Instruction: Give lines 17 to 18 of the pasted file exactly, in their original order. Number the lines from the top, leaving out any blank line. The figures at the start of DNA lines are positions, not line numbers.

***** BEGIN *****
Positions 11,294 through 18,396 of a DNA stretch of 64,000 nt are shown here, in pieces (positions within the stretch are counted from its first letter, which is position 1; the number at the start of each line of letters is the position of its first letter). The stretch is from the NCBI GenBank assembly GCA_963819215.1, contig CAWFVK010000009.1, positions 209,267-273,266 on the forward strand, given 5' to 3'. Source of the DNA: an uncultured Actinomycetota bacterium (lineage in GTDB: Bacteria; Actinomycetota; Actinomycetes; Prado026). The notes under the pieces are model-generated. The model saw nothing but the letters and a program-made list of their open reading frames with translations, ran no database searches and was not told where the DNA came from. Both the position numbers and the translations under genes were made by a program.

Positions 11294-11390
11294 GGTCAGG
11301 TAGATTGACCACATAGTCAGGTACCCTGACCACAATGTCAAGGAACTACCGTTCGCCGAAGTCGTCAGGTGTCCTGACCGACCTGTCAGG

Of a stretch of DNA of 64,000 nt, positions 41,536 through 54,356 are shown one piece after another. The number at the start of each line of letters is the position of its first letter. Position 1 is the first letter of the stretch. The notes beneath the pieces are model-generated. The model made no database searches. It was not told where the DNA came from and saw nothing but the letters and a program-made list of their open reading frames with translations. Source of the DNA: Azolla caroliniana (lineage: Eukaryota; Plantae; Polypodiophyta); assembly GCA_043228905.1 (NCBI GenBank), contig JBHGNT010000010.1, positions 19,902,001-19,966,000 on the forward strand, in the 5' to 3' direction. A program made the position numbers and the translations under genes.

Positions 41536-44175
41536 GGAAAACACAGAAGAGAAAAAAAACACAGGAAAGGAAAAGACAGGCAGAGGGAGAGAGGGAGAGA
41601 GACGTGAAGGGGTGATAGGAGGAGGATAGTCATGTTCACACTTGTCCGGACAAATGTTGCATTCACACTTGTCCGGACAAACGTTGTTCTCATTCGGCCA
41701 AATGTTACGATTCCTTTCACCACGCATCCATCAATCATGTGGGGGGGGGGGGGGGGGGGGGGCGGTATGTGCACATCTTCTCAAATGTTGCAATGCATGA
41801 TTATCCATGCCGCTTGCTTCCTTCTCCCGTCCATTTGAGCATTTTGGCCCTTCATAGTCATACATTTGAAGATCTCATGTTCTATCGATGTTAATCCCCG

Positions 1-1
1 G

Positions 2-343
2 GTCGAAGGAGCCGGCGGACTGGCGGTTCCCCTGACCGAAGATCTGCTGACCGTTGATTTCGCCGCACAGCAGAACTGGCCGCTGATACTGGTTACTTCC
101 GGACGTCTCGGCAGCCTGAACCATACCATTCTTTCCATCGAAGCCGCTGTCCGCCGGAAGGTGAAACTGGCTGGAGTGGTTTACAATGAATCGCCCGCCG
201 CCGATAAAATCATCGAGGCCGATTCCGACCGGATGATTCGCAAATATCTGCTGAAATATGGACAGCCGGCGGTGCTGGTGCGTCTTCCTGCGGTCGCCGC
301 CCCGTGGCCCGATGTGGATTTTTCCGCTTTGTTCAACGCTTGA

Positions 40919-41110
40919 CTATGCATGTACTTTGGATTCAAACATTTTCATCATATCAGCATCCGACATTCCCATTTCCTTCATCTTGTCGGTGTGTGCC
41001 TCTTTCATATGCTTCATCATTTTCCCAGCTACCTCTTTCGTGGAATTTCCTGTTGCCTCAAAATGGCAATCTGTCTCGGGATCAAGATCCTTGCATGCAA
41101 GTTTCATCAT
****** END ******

301 CCCGTGGCCCGATGTGGATTTTTCCGCTTTGTTCAACGCTTGA

Positions 40919-41110